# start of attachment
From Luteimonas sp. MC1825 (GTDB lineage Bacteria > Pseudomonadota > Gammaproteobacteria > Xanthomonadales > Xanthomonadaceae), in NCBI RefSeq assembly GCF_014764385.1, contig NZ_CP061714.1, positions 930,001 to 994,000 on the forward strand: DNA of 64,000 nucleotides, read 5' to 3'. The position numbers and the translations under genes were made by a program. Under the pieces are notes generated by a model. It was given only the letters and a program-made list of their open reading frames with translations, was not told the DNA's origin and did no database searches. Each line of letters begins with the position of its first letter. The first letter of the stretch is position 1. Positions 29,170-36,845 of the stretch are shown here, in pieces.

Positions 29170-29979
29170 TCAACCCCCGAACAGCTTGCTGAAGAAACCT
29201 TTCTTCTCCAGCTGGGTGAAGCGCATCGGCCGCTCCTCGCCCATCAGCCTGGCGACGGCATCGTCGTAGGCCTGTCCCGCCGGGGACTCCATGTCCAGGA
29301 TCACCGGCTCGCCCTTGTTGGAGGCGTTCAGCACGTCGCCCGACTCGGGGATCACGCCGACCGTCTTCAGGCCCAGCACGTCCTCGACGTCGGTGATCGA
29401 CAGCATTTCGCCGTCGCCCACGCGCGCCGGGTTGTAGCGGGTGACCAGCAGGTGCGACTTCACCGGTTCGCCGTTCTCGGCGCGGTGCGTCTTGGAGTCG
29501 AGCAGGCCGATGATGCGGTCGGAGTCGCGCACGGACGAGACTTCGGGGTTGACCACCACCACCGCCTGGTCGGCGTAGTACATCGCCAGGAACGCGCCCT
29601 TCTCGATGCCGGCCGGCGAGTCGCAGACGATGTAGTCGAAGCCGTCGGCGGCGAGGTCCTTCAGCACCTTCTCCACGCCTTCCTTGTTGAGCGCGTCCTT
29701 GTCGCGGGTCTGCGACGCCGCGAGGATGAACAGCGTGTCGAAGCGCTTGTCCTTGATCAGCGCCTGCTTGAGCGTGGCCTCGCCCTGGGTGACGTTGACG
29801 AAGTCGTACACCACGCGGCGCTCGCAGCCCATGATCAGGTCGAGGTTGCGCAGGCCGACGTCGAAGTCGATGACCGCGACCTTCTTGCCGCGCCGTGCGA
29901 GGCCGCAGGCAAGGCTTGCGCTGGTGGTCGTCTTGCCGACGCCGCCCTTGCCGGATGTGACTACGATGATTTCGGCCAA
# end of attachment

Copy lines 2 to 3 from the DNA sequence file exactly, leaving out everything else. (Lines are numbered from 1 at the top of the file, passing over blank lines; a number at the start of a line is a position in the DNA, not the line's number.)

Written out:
Positions 29170-29979
29170 TCAACCCCCGAACAGCTTGCTGAAGAAACCT